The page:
NEW YORK — Peyton Manning was unstoppable on the field this season, and in the All-Pro voting, too.
The record-setting Indianapolis Colts quarterback was a unanimous choice Thursday for The Associated Press 2004 NFL All-Pro Team. Manning received all 48 first-place votes from a nationwide panel of writers and broadcasts who cover pro football, the only player to sweep the voting this year.
After sharing the MVP award with Steve McNair last year, Manning reached a new level in '04.
"Last year was fun," Manning said. "This year was more fun because the things we wanted to do, we came out, worked on them and got them done."
Manning broke Dan Marino's 20-year-old record for touchdown passes in a season with 49, and shattered Steve Young's passer rating mark with a 121.1. Indeed, he would have had to go 0-for-20 with five interceptions in the final game to not break the record.
Manning also was the All-Pro quarterback in 2003, when he was the co-MVP with McNair of Tennessee. The AP Most Valuable Player will be announced on Monday.
Surprisingly, despite the Colts' prolific offense, Manning was their only All-Pro on that side of the ball. Defensive end Dwight Freeney, the NFL sacks leader with 16, made it on defense.
The AFC's dominance this season was evident on the All-Pro team, with 19 players from that conference and just 10 from the NFC. Pittsburgh, with a 15-1 regular-season mark, had the most AFC players: guard Alan Faneca, center Jeff Hartings and inside linebacker James Farrior. Faneca made it for the third time, Hartings and Farrior were among 17 first-time All-Pros.
Philadelphia also had three members: wide receiver Terrell Owens, making it for the fourth time; safety Brian Dawkins (third time) and cornerback Lito Sheppard (first).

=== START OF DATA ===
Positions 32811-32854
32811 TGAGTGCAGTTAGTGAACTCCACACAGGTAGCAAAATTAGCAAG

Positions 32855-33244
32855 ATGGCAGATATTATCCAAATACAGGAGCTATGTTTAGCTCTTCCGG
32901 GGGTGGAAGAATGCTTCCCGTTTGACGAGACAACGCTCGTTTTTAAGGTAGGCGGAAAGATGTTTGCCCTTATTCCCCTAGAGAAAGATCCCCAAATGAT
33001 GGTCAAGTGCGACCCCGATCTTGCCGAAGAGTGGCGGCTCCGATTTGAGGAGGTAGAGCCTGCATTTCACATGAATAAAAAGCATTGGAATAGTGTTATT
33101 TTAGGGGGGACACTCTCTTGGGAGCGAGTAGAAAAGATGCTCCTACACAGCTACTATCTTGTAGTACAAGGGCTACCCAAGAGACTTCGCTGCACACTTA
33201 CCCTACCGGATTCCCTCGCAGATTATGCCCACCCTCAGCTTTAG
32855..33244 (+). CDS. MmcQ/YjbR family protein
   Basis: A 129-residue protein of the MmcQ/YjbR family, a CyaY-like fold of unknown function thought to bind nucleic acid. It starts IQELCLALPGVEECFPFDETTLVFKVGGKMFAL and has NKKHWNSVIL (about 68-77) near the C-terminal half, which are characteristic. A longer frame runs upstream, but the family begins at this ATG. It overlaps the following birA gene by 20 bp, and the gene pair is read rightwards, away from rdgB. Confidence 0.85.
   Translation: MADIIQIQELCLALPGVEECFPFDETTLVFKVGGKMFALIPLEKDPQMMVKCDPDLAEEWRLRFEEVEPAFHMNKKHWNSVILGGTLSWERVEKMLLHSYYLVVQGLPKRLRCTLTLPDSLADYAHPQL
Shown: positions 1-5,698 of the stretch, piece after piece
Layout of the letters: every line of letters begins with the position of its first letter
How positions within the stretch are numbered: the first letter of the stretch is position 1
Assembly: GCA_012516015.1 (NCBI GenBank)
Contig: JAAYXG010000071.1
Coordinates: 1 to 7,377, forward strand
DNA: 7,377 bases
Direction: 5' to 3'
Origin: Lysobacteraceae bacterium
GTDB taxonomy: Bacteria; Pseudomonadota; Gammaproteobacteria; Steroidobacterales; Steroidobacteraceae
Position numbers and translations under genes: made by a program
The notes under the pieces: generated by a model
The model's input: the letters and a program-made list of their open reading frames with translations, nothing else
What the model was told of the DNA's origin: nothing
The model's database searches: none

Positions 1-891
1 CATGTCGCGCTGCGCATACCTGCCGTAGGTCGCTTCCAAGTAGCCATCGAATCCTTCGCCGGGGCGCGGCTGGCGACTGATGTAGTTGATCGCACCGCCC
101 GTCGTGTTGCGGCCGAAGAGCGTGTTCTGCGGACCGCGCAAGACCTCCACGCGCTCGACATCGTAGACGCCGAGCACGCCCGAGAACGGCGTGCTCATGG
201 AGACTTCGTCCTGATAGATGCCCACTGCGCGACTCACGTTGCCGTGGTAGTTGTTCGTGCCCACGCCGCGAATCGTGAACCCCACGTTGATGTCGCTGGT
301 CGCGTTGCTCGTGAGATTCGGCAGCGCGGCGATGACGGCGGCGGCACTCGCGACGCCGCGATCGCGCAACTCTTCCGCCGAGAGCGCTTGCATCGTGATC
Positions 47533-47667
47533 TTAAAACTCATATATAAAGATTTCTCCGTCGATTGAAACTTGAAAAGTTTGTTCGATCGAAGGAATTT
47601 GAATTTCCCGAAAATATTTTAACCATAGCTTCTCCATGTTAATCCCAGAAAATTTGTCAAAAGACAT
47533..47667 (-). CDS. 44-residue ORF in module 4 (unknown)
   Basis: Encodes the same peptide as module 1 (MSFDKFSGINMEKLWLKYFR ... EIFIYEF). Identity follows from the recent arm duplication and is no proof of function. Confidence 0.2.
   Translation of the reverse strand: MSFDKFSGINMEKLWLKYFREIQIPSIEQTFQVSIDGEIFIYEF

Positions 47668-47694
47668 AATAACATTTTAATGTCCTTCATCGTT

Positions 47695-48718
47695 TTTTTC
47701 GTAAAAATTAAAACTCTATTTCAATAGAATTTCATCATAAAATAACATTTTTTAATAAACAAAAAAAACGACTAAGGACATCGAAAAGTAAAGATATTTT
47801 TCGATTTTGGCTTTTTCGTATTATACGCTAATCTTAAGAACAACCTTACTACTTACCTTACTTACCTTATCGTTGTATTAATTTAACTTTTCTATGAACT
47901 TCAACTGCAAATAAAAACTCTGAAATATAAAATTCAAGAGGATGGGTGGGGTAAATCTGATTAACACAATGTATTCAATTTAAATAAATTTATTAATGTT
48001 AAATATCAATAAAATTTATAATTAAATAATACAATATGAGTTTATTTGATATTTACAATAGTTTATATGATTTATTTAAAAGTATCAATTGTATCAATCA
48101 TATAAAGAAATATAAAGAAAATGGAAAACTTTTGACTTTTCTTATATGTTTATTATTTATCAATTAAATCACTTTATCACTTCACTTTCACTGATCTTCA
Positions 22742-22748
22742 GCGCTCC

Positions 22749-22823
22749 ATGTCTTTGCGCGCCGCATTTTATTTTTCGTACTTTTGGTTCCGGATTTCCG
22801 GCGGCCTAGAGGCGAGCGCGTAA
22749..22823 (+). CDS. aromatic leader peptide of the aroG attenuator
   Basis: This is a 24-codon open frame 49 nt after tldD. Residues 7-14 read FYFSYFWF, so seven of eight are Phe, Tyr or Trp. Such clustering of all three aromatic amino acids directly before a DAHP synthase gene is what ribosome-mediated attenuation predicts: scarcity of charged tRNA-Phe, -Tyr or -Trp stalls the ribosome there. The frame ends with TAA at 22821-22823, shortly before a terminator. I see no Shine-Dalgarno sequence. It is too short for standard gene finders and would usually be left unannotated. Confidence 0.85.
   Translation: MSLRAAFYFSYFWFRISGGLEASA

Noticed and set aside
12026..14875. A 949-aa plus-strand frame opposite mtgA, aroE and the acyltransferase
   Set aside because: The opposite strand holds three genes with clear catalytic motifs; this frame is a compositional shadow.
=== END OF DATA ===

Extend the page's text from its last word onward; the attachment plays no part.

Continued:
Although Minnesota's defense struggled this year, it had a prime player in tackle Kevin Williams, also a new All-Pro.
"He's just an elite player," Vikings coach Mike Tice said. "Kevin makes a lot of plays, and in big games he seems to play better."
Also among the players making an All-Pro debut was 31-year-old Curtis Martin, who won his first rushing title this season. Martin, of the New York Jets, has rushed for at least 1,000 yards in all 10 of his NFL seasons, tying the record of Hall of Famer Barry Sanders.
He was joined in the backfield by LaDainian Tomlinson of San Diego, also a first-timer. So was Tomlinson's teammate, tight end Antonio Gates, a 2003 undrafted rookie who helped spark the Chargers' turnaround season.
Another 10-year veteran, Packers fullback William Henderson, was selected for the first time. He also made his first Pro Bowl this season.
"This is a little bigger deal than the Pro Bowl," he said.
"I'm a grunt workhorse, that's the way I look at it. That's what I do and I accepted that role a long time ago. I'm not expecting to get any accolades when I go out there."
Baltimore inside linebacker Ray Lewis made the team for the fifth time, the most among 2004 All-Pros. Tampa Bay outside LB Derrick Brooks made it for the fourth time, as did Oakland punter Shane Lechler and Kansas City tackle William Roaf.
Repeaters from 2003 were Manning, Lewis, Roaf, Lechler and New England defensive tackle Richard Seymour — all AFC players.
"It's just a blessing," Seymour said. "When I came into the National Football League, I really didn't know how good I was going to be. Just to come here and be considered one of the best, it's humbling."
Added Lechler, who led the league with a 46.7-yard gross average: "I kind of like to set goals. I set team goals and individual goals and this was definitely on it."
Kick returner Eddie Drummond made it even though he missed the final month with a shoulder injury. That shows how much impact he had for the Lions before being sidelined: Drummond finished first in the NFL in punt returns (13.2-yard average) and second in kickoff returns (26.6 average). He returned two of each for touchdowns.
In a loss to Jacksonville, he returned two punts for touchdowns in the fourth quarter and finished with six punt returns for 199 yards.
"I'm glad I got this reward because it also shows that we have great players on special teams in Detroit," he said. "At the beginning of the season, we made it a point to be the top special teams units in every category and we were at least on kick and punt returns."